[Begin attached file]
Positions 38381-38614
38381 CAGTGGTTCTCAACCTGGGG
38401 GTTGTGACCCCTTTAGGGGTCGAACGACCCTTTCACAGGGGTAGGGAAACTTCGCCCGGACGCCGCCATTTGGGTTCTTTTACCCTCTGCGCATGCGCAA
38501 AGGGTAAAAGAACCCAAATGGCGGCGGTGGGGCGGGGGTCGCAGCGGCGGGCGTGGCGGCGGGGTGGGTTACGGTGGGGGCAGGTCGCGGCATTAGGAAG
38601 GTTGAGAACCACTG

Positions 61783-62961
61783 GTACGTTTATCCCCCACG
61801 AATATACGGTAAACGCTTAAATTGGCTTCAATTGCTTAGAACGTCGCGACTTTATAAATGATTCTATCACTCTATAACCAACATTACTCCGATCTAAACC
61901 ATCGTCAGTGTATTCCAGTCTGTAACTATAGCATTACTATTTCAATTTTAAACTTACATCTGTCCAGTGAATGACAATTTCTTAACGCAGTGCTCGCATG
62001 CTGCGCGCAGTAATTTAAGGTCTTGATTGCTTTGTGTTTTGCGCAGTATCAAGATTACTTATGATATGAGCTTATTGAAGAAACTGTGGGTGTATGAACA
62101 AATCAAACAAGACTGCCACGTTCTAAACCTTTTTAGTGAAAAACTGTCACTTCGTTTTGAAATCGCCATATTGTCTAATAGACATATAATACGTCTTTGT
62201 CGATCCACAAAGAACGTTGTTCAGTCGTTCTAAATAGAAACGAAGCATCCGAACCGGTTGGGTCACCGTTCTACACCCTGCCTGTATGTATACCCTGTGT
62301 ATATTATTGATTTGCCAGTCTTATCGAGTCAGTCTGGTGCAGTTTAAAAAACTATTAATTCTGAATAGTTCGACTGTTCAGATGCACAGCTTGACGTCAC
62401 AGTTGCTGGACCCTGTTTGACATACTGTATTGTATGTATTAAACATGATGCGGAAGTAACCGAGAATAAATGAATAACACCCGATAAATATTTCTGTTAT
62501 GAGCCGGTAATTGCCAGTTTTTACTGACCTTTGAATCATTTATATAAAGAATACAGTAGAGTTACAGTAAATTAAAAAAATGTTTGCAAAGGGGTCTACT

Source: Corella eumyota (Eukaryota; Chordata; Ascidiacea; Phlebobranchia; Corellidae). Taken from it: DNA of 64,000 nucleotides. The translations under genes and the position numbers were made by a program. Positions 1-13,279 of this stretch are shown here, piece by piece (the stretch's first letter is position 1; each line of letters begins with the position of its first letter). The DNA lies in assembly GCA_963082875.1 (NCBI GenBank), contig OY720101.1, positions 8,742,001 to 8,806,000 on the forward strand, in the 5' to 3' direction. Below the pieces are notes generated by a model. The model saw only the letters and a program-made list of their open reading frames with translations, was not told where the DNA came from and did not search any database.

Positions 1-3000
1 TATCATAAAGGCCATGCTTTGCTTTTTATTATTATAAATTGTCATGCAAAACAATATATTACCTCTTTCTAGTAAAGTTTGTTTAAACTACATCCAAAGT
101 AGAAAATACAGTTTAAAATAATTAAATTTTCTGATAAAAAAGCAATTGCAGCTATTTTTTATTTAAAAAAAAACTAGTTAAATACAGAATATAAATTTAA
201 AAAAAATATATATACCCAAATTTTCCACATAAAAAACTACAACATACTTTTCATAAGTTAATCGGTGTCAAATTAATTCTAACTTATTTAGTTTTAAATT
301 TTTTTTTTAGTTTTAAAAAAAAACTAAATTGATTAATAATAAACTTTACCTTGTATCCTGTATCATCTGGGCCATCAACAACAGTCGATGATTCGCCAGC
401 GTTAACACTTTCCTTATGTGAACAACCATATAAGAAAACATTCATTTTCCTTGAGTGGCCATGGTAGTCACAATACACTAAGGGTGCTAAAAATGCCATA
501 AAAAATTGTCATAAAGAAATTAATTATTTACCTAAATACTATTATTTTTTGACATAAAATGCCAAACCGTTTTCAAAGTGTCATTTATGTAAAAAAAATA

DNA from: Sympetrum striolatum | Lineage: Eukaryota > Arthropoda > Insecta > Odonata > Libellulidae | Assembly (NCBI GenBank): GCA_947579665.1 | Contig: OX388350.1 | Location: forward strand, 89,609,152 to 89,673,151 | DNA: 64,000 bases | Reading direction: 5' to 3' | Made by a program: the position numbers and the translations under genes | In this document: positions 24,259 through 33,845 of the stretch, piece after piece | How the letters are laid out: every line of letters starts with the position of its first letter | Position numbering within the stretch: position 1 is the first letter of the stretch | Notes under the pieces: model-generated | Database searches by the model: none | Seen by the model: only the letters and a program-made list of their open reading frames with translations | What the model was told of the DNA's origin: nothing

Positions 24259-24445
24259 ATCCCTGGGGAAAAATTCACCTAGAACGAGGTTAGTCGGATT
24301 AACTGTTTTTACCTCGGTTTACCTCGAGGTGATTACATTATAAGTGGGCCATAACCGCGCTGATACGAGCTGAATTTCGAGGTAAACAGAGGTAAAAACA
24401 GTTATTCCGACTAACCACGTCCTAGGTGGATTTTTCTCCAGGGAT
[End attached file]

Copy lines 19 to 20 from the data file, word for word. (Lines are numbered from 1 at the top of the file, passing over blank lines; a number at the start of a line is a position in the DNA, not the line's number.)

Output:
101 AGAAAATACAGTTTAAAATAATTAAATTTTCTGATAAAAAAGCAATTGCAGCTATTTTTTATTTAAAAAAAAACTAGTTAAATACAGAATATAAATTTAA
201 AAAAAATATATATACCCAAATTTTCCACATAAAAAACTACAACATACTTTTCATAAGTTAATCGGTGTCAAATTAATTCTAACTTATTTAGTTTTAAATT